As the rain picked up slightly the drivers were desperate to set the fastest possible time before having to switch to the inters, which would have been pointless really. Russell locked up in the first turn and took to the gravel only to beach. This red signaled the session. Since the rain had almost arrived, there was zero chance of a faster lap on the inters than what was already set on the slicks. The entire F1 universe watched the clock tick down in Q3 with Kevin “KMag” Magnussen at the top of the timesheets. Indeed, this was one of the best moments of the 2022 F1 season, seeing KMag and Haas take their first pole and seeing the team celebrate as if they had just won the championship. The collective sentiment on F1 Twitter: This is the sport of F1.

Saturday’s Sprint Race

With Magnussen starting the sprint race from pole position (he should have taken the lead with that), the Danish driver had Verstappen with him with Russell and Norris on the second row. Everyone started on the soft tyre, except for Verstappen and Latifi who started on the medium. KMag started very well and led the race for the first lap or so. But he wasn’t actually racing Red Bull, Mercedes or Ferrari. So Verstappen, Russell and Sainz got through the first laps and it was a race between the top three teams. This is really what we’ve been waiting for all season. There was overtaking. There was wheel-t0-wheel action. A lot of risks were taken and there was a lot of contact. The sprint in Brazil was some of the best racing we’ve seen all year. Perfect. It was a stark contrast to the worst (most boring) race of the season in Mexico a few weeks ago.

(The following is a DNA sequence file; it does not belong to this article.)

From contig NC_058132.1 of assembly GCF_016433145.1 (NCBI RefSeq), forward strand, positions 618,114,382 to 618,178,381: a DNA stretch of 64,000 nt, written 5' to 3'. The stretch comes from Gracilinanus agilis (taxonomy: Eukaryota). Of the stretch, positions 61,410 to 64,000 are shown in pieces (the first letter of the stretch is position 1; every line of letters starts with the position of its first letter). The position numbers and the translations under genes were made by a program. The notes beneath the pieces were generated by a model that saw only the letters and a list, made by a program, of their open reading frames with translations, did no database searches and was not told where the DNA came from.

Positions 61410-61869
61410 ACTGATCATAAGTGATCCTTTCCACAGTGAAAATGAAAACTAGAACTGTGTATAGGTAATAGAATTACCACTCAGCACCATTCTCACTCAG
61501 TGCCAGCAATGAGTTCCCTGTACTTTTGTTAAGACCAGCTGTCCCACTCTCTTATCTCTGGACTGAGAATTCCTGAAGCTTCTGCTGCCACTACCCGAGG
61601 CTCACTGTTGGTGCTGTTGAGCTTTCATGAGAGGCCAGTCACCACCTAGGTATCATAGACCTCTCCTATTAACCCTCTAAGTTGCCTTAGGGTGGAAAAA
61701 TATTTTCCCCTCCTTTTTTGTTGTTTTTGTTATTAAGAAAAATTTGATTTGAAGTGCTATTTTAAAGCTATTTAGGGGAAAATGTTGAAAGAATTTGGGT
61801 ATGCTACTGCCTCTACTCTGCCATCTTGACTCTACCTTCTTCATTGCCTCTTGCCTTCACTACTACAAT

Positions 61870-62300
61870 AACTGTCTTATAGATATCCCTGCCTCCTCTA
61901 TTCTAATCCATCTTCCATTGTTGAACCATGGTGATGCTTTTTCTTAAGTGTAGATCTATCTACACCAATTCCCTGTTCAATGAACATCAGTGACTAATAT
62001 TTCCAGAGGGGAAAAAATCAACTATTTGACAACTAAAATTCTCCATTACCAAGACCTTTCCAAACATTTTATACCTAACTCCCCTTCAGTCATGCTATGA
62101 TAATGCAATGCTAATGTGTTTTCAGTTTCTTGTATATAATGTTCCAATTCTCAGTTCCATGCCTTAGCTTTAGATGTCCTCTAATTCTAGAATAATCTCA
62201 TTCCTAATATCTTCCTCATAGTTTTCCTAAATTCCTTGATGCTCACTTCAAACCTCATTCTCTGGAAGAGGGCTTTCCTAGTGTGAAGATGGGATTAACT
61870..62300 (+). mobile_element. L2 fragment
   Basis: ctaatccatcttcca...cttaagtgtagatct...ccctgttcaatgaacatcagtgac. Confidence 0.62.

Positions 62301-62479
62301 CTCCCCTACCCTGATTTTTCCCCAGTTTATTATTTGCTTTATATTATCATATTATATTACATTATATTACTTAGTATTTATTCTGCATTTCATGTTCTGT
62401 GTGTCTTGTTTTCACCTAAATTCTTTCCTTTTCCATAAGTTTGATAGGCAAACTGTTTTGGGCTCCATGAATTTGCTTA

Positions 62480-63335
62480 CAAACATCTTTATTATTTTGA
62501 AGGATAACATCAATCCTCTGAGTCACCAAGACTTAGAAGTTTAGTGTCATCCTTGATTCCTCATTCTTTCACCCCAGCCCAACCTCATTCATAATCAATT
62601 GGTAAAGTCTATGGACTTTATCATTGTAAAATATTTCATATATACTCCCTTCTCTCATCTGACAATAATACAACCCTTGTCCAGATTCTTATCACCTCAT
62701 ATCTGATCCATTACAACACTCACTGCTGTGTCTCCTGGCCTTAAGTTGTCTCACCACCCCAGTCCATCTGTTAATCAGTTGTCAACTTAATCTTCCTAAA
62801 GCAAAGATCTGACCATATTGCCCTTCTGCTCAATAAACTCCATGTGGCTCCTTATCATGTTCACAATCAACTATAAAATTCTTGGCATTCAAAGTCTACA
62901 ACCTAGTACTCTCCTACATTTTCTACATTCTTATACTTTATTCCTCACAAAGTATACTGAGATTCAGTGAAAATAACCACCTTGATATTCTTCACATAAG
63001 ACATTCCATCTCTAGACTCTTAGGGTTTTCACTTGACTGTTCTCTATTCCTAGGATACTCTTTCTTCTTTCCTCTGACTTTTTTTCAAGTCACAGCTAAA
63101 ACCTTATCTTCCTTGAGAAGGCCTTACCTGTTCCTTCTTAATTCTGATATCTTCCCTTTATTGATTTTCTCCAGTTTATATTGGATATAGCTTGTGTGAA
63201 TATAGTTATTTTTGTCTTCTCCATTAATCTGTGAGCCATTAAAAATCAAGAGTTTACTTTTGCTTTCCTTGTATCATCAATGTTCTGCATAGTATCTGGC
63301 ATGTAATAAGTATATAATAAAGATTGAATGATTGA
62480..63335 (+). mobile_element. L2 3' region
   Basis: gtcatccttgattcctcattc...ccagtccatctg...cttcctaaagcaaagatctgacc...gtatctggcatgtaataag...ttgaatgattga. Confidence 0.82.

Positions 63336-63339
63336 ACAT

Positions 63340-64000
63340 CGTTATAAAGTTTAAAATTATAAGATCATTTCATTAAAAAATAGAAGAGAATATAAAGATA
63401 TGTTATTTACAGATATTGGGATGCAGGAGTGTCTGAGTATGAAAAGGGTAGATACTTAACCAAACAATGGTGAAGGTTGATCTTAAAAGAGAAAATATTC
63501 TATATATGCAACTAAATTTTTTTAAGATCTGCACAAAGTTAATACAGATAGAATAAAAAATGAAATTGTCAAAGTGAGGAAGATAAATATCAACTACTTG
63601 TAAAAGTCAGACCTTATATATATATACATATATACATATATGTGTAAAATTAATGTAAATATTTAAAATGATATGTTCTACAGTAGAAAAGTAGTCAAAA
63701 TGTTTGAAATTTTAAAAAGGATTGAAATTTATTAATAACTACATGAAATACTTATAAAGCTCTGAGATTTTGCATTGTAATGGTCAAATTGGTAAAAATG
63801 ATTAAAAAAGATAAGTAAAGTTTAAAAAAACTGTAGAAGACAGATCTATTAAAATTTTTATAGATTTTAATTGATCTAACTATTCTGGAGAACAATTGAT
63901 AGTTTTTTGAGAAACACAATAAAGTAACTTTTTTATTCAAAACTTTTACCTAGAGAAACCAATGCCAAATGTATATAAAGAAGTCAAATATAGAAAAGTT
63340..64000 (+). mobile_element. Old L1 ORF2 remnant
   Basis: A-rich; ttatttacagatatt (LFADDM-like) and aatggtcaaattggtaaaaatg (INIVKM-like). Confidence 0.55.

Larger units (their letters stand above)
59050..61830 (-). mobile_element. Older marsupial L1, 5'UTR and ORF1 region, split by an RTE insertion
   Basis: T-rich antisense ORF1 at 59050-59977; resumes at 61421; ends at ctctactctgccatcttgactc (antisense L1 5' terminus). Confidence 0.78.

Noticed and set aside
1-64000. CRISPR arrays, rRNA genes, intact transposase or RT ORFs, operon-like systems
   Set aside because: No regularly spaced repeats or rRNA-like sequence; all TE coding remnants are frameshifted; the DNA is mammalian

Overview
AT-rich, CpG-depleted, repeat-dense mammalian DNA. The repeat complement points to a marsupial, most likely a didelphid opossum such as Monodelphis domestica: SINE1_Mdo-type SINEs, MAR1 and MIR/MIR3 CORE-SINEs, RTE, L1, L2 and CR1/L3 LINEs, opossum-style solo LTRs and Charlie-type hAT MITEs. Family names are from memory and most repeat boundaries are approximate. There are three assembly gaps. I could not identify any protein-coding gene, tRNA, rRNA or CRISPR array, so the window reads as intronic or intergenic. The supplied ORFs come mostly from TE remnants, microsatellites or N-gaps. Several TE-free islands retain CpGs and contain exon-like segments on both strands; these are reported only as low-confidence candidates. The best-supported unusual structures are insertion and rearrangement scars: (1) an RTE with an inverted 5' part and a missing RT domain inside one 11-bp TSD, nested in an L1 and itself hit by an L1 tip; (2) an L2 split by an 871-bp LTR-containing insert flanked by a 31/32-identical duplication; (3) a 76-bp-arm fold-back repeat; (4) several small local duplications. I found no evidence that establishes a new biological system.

Verstappen was clearly struggling on the medium tyres. had struggled with understeer during practice so the tires weren’t necessary. Russell stayed inside DRS for the opening laps and eventually took the lead on the back straight. He quickly pulled away and led the rest of the race to secure his first F1 win. Sainz and Hamilton also passed Verstappen, relegating him to P4, although Sainz will receive an engine penalty. That puts both Mercedes on the front row for tomorrow. Magnussen finished P8 and won the last available sprint point.

The race saw the Aston Martin and Alpine teammates do battle, and it wasn’t pretty. Alonso and Ocon came together, which damaged both cars. Alonso eventually lost part of his front wing, scattering debris on the pit straight in the process, and Ocon’s car caught fire in pit lane after the race. Vettel had a better pace and tried to pass Stroll on the back straight but was forced off the track onto the grass. Stroll received a 10 second penalty for this reckless and amateurish move. The fact that both Stroll and Alonso found themselves in such situations in Austin and in Brazil does not bode well for the future team-mates. Maybe they deserve each other. But stewards may have to hand down tougher penalties if this continues.

Sunday Strategy Match

The Mercedes team has the potential to take their first win of the season. This could also be Russell’s first official F1 race win. As long as they don’t screw it up. Because Verstappen will be ready to strike if the silver arrows are fighting each other as opposed to working as a team. Without a doubt, the team is putting together a strategy not only to claim victory, but to finish one-two and overtake Ferrari in the constructors’ standings. There is a lot to play for tomorrow, both on the track and back at the Mercedes factory. Hamilton has said a lot.

The ideal strategy, in my view, is for Hamilton to back Russell to take the win (assuming he has the pace) and hold off the Red Bulls and Ferraris. Russell starts from pole and will have the advantage on the front row. The moment when Hamilton and Russell fight each other becomes an opportunity for their rivals. If they can agree up front that this is Russell’s race to lose, it not only gives them the best chance for a one-two win. But it sets up Hamilton for 2023, where he’s trying to win an eighth world title and Russell (realistically) just wants to win races. Russell will owe him.